Second, I would say embrace and have confidence in what makes you different as a chiropractor. Patients don’t come to us because we are like the MD down the street; they seek us out because we are different from allopathic care.

Third, have persistence. It takes time to build a practice, so hang in there and pick some seasoned practitioners’ brains at ANJC events. Chiropractic has reached the “100th monkey” in terms of adoption of the chiropractic paradigm, so half the battle experienced by our chiropractic forefathers in creating a practice has been won.

As the ANJC celebrates its 20th anniversary, what do you hope the next 20 years bring for the organization and profession?

Over the course of my career, there have been so many changes, and I expect that there will be more as our
profession matures and healthcare technology evolves. Just 40 short years ago, a chiropractor’s only option was to open their own office, as opportunities were limited. Chiropractic is an integral part of the healthcare team, whether you are:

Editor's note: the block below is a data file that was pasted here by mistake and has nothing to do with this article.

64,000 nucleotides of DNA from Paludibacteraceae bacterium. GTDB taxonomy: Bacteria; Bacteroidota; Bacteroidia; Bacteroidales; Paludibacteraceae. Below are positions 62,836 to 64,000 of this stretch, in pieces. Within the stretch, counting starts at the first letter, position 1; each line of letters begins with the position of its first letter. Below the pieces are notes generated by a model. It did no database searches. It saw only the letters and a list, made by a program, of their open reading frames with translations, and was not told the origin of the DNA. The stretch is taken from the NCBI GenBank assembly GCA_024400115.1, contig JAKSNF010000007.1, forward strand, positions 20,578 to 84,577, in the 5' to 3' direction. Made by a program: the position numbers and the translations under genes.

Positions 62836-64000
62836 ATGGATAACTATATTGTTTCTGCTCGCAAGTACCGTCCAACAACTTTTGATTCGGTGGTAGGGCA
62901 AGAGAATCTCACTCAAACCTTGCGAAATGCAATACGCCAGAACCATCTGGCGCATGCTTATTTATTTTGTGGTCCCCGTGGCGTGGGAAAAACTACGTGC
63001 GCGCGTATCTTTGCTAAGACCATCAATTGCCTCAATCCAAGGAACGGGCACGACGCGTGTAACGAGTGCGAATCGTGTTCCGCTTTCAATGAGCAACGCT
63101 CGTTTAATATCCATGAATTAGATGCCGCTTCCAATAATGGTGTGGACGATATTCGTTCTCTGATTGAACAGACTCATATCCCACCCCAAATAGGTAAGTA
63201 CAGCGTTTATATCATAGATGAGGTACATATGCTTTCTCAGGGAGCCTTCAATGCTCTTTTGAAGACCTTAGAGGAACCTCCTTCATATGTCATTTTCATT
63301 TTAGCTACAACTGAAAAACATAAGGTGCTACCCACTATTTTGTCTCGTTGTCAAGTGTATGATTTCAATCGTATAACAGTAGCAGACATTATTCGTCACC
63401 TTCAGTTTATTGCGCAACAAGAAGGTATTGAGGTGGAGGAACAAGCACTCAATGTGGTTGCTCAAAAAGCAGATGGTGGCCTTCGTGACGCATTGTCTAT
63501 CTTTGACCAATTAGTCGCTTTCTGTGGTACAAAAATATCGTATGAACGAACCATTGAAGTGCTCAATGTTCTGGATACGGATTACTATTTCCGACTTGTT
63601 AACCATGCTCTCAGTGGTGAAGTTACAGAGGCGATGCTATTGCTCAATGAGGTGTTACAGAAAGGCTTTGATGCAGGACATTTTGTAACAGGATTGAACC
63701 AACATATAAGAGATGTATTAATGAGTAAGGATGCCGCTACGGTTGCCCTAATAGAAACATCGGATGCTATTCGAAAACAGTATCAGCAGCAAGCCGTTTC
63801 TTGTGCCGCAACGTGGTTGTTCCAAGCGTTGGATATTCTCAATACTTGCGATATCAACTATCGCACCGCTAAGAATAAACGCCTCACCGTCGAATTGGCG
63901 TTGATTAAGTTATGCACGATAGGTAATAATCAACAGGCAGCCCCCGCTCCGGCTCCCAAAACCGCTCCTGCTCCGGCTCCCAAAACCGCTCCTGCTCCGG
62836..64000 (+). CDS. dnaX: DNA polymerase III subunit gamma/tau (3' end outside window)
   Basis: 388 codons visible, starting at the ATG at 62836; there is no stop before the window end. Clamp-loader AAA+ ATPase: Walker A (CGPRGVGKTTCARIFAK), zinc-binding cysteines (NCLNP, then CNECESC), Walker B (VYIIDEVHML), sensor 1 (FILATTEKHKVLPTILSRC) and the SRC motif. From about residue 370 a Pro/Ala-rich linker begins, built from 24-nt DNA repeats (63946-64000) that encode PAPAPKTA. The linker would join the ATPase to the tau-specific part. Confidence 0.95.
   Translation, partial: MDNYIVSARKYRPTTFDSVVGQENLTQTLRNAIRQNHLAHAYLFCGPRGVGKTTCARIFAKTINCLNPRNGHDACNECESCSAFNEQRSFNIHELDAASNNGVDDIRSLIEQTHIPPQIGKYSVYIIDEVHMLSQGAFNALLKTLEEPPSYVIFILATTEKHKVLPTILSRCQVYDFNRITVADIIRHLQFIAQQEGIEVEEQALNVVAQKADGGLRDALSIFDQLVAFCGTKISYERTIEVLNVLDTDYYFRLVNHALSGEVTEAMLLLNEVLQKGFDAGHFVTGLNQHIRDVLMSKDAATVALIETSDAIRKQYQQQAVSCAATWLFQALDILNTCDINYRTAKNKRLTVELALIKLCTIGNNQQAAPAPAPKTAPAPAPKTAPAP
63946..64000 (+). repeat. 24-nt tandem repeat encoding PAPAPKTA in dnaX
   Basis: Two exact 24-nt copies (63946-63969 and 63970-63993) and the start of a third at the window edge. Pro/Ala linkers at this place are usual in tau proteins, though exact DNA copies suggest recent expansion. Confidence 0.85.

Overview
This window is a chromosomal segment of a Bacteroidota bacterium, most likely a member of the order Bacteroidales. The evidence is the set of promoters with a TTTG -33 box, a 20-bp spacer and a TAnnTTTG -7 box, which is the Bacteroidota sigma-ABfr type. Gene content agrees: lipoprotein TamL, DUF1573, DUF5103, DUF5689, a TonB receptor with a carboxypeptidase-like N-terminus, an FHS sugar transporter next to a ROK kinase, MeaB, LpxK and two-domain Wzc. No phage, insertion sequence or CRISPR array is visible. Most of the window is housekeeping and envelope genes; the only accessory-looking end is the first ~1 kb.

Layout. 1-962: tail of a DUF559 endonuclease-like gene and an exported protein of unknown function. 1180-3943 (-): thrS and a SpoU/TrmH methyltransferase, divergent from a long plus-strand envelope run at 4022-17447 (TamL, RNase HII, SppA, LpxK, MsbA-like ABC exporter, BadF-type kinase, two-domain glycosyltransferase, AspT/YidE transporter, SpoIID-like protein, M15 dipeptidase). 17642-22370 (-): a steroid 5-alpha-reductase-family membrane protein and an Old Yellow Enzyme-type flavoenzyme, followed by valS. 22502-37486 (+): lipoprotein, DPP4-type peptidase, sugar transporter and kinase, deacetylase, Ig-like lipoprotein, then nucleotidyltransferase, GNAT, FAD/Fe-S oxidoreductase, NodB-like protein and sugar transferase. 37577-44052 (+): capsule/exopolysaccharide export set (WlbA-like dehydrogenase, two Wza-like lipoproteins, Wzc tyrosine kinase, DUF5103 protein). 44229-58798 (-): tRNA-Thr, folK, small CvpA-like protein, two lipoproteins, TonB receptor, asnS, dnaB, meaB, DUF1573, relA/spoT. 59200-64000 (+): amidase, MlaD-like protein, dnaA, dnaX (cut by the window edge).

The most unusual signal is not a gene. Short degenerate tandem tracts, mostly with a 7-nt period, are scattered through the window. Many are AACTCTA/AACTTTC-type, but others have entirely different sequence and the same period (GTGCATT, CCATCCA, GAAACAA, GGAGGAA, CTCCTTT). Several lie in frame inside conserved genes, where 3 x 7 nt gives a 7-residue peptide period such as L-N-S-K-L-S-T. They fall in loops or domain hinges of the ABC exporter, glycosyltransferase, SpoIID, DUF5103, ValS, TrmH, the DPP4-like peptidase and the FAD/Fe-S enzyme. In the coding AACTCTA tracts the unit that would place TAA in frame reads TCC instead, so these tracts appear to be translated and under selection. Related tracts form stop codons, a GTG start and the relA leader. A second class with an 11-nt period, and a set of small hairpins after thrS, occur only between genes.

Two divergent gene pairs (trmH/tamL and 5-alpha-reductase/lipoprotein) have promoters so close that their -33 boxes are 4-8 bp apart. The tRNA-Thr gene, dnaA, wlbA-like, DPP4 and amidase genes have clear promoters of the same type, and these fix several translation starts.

• an athlete
  • a pregnant mom
  • suffering from a chronic condition
  • or looking to maintain optimal health

I see a bright future for the profession with a multitude of opportunities, allowing each doctor the option to practice in whatever niche excites them. There will be a mix of independent practices, those who will be staff members in multidisciplinary health centers, hospitals, and care centers.

During our first 20 years, the ANJC became the “trusted source” building bridges, allowing us to write and pass a new scope of practice, solidifying our role as physicians, creating a licensed paraprofessional class of assistants, and establishing the credibility to represent the profession to regulators when there is a challenge concerning reimbursement with a carrier.

Looking toward the next 20 years for the ANJC, I see strong, vibrant organization that provides educational opportunities for our members and a resource for the public at large, inclusive of legislators and regulators.

About the Author:

After graduating Summa Cum Laude from Palmer College of Chiropractic, Dr. Joseph D’Angiolillo returned to his hometown, North Brunswick, and established the D’Angiolillo Chiropractic Center in 1985. In 2010, he relocated his office to Somerset, NJ.

Visit Dr. D’Angiolillo online at: